WebDAV with CORS

Hi! Just a heads up about CORS. I'd like to be able to use WebDAV interface from a Progressive Web Application (PWA) but that will require explicitly allowing access via CORS headers on the server side. Additionally, it will also require explicitly allowing the WebDAV headers when CORS is active.
Just recently added this to rclone, so hopefully this helps: webdav: WebDAV-specific methods and headers by alensiljak · Pull Request #7495 · rclone/rclone · GitHub

Thanks for starting a discussion about this. Others may wish to comment further on how and where this fits in to zrok.

It sounds like a powerful enhancement to me, I didn't find any existing GitHub issues mentioning "cors," and I'm guessing the changes would be in http.go with logic like "if share type is drive, then add CORS headers." I'd have to research an appropriate CORS policy for the server to recommend to the browser. It should probably limit cross-origin to that particular zrok share's public subdomain, right? Would the WebDAV server also need to specify the web app's HTTP origin or only its own HTTP origin?

I recommend that you go ahead and raise the request in a GitHub issue, based on the details that emerge here (unless someone chimes in soon to say it's already in progress under another project card or there's some reason we can't do what you suggested). That way, the issue can be organized into the project board and you'll be subscribed to updates too.

Thanks! I've opened the issue at Allow access from a PWA (CORS headers) · Issue #522 · openziti/zrok · GitHub.

Based on Access-Control-Allow-Origin - HTTP | MDN , if not using "*", the server would have to specify the client app's URL. I.e. I'm calling from https://cashier-ii.alensiljak.eu.org, so it should be explicitly specified. That's rather difficult to know in advance, so the user should be able specify the allowed origin(s). I did not research this setting into depth since I was always accessing on a local network or via a tunnel. Hence I'm currently using * for testing.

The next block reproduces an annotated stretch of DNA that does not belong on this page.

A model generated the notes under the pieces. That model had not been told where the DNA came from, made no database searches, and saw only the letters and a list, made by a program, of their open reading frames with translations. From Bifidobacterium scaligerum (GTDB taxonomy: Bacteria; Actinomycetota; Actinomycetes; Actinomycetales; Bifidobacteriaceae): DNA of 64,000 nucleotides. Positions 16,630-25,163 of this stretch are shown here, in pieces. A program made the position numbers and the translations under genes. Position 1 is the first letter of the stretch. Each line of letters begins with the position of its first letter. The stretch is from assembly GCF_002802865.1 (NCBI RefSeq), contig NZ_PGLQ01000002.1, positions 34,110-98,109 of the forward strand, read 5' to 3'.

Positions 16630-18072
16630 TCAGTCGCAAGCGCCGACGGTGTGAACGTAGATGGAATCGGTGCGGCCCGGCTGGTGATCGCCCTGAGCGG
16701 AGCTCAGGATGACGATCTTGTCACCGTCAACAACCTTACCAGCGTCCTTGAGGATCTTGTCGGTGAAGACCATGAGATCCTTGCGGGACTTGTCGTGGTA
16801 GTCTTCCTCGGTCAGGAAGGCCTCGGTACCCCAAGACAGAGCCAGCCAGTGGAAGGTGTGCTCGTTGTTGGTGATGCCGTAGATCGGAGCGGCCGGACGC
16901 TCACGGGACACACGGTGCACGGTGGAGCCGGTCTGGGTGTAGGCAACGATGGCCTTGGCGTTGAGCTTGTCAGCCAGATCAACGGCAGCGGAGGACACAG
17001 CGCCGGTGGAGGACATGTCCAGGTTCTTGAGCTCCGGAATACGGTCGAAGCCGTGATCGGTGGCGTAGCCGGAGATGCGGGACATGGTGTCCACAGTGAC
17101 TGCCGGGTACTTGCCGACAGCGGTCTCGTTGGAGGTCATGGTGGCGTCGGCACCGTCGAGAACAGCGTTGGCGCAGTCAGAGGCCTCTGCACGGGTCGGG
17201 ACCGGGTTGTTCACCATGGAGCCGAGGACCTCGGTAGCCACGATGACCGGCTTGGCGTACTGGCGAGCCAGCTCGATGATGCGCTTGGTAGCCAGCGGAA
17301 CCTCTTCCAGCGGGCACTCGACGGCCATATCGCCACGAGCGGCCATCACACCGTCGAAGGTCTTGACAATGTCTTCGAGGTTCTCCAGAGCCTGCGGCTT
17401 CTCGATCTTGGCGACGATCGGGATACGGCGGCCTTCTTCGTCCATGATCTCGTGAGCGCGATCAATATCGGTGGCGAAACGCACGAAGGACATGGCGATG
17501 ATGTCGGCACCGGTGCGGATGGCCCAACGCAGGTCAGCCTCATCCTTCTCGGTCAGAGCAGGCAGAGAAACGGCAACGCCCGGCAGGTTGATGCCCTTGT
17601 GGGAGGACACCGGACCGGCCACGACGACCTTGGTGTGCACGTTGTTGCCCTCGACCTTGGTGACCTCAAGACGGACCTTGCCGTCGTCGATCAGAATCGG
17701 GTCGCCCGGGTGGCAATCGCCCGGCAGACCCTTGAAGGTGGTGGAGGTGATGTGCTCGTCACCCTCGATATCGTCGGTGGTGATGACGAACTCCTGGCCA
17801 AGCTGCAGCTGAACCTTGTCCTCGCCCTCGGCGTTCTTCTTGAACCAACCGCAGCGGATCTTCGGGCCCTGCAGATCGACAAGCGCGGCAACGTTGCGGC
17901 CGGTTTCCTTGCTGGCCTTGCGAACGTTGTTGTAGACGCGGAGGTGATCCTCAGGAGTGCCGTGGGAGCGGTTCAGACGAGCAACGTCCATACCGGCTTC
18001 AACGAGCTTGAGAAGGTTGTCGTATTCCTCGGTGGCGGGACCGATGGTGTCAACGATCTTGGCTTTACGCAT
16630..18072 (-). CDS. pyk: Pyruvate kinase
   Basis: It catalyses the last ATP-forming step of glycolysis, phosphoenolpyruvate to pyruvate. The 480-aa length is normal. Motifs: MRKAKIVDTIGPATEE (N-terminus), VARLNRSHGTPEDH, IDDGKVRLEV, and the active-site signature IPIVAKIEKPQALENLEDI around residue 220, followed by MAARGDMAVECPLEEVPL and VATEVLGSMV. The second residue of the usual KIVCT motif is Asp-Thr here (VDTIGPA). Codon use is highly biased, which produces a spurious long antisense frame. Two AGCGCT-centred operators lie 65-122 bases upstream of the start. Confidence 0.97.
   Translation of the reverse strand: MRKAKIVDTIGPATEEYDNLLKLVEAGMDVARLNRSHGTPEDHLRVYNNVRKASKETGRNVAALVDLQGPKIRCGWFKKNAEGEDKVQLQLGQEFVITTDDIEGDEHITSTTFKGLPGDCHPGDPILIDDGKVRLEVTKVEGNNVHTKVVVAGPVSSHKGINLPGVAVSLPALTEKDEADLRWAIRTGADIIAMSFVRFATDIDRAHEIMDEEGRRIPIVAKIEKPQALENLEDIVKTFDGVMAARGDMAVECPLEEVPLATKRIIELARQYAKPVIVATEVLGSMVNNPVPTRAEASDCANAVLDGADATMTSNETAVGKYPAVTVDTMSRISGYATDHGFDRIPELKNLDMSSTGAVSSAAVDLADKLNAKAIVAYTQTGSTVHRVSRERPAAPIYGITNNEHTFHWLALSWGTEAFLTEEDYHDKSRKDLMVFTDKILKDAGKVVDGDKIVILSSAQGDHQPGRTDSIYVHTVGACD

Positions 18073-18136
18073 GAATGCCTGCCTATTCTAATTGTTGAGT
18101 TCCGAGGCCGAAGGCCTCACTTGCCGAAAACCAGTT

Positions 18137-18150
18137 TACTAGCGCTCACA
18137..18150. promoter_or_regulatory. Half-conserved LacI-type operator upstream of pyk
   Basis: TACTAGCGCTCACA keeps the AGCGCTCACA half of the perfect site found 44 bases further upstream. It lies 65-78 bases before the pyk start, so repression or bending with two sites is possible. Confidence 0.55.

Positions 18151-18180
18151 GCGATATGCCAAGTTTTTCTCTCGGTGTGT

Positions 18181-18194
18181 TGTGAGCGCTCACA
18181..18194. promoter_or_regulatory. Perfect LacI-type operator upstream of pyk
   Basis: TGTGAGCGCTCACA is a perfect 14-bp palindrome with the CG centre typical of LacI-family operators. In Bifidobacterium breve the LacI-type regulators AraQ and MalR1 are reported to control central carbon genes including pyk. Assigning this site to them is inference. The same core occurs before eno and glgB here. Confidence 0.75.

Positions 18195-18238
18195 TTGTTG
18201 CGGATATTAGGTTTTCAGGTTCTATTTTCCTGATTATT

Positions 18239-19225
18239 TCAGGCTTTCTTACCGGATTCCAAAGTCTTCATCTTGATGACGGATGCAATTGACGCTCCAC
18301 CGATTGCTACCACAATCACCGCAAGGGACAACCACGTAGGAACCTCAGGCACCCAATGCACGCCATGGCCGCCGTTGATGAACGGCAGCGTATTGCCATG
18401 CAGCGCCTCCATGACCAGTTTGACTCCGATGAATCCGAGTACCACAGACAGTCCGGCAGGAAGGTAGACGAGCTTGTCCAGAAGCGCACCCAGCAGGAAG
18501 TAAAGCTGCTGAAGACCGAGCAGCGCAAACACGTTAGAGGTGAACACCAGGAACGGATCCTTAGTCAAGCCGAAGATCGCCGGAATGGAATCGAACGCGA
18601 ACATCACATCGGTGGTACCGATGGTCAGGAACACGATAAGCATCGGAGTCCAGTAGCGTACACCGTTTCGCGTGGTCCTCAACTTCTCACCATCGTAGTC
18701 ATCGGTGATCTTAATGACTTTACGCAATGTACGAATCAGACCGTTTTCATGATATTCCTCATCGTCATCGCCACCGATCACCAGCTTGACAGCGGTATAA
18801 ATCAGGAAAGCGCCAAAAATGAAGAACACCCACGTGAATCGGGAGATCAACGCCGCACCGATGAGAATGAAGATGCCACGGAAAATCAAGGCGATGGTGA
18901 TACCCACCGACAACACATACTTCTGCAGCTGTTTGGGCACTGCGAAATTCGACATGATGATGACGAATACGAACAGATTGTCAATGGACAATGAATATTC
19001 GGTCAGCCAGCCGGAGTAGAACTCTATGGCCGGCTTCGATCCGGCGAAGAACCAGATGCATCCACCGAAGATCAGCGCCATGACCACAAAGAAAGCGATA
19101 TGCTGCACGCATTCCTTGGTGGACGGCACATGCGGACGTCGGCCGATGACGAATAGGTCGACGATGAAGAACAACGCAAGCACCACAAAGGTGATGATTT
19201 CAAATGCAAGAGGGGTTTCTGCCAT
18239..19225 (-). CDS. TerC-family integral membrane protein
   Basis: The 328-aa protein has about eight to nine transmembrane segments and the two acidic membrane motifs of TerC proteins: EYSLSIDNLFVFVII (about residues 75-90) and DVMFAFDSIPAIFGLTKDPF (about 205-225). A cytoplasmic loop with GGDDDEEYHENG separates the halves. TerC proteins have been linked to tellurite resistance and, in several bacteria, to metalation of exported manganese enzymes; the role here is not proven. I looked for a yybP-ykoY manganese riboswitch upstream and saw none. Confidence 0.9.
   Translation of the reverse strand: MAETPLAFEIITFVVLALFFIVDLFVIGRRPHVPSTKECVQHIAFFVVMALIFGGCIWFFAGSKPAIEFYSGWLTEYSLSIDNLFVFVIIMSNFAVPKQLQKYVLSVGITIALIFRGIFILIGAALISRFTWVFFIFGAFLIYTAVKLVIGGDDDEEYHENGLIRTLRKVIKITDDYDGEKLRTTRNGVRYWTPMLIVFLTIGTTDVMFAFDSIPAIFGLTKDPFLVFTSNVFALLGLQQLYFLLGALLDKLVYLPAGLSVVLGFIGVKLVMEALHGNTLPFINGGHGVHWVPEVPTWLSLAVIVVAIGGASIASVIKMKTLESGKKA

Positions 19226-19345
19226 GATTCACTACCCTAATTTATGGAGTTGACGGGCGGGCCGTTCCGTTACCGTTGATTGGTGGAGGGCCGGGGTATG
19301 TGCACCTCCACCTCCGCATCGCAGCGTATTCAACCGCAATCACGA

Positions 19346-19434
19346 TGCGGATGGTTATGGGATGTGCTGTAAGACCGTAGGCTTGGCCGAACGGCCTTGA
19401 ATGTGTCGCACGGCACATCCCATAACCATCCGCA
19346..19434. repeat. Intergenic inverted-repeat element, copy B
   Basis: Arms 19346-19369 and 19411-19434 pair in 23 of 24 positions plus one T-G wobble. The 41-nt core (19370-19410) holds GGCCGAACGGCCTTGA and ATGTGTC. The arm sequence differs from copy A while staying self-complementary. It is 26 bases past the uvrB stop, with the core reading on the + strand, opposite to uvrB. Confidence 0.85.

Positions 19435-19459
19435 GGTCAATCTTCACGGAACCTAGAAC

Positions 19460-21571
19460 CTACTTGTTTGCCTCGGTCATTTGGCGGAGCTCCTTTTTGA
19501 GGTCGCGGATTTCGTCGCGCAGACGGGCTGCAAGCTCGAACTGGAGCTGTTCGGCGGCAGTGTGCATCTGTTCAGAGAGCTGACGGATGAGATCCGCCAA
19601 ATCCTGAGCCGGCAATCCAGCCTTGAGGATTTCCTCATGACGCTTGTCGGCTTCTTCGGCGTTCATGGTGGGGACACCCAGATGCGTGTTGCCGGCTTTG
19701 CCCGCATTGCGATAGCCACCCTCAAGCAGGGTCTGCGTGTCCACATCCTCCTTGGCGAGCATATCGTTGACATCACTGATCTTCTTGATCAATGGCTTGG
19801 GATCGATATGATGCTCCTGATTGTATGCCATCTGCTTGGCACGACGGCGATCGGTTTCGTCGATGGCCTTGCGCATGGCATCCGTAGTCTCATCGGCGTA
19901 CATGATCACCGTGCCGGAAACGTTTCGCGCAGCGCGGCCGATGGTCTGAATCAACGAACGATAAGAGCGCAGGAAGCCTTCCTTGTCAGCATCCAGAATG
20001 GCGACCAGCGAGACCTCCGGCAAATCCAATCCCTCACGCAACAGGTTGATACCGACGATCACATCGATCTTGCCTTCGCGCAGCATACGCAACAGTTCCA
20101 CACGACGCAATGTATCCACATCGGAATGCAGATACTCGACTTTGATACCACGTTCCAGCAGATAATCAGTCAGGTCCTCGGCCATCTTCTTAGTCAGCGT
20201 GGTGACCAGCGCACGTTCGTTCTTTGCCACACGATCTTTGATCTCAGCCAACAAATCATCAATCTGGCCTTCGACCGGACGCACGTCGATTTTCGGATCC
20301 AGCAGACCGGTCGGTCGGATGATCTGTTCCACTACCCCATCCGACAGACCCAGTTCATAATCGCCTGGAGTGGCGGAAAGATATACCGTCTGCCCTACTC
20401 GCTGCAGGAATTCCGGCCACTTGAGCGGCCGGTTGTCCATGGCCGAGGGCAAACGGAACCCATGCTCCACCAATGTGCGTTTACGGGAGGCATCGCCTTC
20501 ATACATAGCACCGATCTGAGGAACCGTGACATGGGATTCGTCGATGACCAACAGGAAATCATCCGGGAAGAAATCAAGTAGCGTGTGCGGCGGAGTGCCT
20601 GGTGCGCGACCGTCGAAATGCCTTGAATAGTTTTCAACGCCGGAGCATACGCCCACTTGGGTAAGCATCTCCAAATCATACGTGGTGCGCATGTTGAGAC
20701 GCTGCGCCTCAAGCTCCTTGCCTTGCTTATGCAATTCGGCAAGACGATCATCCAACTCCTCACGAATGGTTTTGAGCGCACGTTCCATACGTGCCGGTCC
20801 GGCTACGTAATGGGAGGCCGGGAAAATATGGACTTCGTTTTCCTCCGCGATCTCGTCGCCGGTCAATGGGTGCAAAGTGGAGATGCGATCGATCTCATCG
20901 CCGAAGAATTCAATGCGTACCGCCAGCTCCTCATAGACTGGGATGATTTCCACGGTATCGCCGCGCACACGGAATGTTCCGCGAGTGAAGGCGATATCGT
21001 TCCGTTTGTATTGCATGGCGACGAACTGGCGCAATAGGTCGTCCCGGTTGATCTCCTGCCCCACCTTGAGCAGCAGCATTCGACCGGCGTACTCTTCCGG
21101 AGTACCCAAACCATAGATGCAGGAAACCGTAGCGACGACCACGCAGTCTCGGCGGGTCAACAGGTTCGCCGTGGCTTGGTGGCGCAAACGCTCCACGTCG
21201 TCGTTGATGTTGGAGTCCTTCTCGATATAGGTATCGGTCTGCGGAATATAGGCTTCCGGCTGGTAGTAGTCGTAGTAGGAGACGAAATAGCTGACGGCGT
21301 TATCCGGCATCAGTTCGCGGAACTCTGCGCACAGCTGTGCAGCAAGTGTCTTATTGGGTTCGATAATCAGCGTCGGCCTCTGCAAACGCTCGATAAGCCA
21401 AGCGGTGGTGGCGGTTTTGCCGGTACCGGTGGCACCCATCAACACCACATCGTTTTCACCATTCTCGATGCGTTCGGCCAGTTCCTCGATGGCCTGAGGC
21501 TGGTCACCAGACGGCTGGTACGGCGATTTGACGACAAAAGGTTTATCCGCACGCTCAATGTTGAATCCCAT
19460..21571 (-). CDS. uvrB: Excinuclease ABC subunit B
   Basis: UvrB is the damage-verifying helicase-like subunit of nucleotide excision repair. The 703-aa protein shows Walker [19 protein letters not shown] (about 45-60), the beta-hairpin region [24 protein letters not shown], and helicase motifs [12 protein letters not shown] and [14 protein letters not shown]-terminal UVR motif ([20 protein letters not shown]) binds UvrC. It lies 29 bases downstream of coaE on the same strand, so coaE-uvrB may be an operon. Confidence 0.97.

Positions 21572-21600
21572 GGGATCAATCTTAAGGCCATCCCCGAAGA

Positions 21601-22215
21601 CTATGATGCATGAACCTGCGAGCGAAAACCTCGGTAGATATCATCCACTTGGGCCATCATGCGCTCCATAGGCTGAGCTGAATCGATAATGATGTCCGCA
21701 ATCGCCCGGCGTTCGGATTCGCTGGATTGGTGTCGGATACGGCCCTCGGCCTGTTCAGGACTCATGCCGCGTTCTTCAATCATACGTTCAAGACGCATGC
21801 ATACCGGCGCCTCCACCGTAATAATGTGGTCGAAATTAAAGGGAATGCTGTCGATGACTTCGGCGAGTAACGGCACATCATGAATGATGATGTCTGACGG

I see PWAs as universal apps, so allowing access from them would be good to have.

My cursory analysis leads me to think a zrok drive share responding with Access-Control-Allow-Origin: * or Access-Control-Allow-Origin: {echo the requested origin} would fail to prevent cross-site scripting attacks because the HTTP server would always allow the requested origin.

I noticed that there's no possibility for the zrok user to provide their own CORS implementation with zrok drive because they only supply the directory target for drive mode, not an HTTP server. The HTTP server is handled by zrok drive.

So, for this to work, zrok drive, specifically the zrok "frontend" would have to be configured to respond with Access-Control-Allow-Origin: {preconfigured domain name of the client web app}, i.e. the PWA.

It would also be necessary for zrok frontend to handle a preliminary OPTIONS request from the legitimate browser client that probes for server capabilities.

Assuming the Access-Control-Allow-Methods and Access-Control-Allow-Headers values are predictable for all zrok drives, those wouldn't necessarily need to be configurable. Only the allowed origins must be configurable.

I'm imagining a user experience like this.

$ zrok reserve public --backend-mode drive --unique-name mywebdavshare --allowed-origin https://cashier-ii.alensiljak.eu.org:443 ./path/to/dir
[   0.440]    INFO main.(*reserveCommand).run: your reserved share token is 'mywebdavshare'
[   0.441]    INFO main.(*reserveCommand).run: reserved frontend endpoint: https://mywebdavshare.share.zrok.io

I used "reserve" as an example because it would be necessary to re-create the drive if the allowed origin changes, so reserving a unique name means that the domain name of the drive is stable from one configuration to the next.

The allowed origin(s) would be wired into the zrok configuration stored on the share's service in OpenZiti.

This seems like something we can work out for an upcoming release. I've backlogged the issue to be included in upcoming work.

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In regards to supporting multiple apps, my understanding is that only one origin is specified per header. But multiple headers are supported, then?
On the other hand, using * with authentication would be acceptable. Considering Ziti provides a tunnel, I would mostly recommend using this in private mode.

A private frontend (zrok access private) would be radically simpler to implement than a public frontend... The CORS headers could just be command-line flags to zrok access private.